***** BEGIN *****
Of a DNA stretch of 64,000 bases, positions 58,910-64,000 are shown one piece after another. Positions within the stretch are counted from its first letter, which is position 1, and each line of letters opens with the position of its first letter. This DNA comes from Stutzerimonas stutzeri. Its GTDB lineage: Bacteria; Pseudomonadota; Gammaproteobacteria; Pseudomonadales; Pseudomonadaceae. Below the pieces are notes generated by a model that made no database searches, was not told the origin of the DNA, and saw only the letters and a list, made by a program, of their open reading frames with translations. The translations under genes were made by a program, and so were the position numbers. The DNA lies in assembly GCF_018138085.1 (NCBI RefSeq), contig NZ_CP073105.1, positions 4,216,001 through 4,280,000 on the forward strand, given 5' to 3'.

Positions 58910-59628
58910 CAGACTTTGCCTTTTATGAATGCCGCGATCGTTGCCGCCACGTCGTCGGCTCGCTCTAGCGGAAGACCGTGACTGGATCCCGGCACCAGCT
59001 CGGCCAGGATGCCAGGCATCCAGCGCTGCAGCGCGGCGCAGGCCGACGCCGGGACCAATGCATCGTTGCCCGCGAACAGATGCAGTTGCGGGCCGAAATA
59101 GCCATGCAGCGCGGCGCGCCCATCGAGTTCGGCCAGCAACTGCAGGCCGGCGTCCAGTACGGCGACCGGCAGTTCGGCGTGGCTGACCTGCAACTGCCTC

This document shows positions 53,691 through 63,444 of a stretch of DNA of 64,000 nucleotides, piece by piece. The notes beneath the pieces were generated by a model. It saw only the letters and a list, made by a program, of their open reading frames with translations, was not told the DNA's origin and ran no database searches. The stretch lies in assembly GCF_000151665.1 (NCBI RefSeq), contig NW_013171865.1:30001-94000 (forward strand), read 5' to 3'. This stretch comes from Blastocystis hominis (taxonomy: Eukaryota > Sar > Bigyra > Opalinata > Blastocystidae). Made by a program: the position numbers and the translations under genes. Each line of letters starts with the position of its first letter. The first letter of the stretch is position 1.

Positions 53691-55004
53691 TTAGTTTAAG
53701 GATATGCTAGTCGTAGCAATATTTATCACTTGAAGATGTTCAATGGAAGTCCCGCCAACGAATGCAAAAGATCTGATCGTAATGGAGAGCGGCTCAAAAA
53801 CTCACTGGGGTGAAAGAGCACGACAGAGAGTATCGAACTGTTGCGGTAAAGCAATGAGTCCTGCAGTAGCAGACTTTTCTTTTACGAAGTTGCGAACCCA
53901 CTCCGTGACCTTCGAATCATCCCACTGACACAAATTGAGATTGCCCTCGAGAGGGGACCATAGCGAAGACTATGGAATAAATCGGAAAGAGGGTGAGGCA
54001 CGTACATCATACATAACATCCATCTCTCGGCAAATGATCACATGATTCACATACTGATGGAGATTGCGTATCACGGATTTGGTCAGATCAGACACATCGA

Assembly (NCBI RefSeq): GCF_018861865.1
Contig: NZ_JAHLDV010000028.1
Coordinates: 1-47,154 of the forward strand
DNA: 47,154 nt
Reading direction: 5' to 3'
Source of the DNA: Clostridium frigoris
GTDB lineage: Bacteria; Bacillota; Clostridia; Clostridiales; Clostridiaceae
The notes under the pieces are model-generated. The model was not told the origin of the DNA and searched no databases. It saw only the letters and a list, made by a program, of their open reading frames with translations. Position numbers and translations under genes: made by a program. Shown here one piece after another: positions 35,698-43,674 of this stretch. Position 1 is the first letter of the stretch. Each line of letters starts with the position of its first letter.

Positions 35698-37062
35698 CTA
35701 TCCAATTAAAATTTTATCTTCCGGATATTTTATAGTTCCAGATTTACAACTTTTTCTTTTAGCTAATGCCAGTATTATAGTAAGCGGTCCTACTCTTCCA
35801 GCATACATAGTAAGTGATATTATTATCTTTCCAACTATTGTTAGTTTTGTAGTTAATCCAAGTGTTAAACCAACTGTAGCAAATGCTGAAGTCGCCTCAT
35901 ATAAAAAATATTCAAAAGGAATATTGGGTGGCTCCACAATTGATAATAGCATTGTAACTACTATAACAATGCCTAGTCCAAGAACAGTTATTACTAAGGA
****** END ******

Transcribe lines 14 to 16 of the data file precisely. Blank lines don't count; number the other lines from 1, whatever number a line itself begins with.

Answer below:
Contig: NZ_JAHLDV010000028.1
Coordinates: 1-47,154 of the forward strand
DNA: 47,154 nt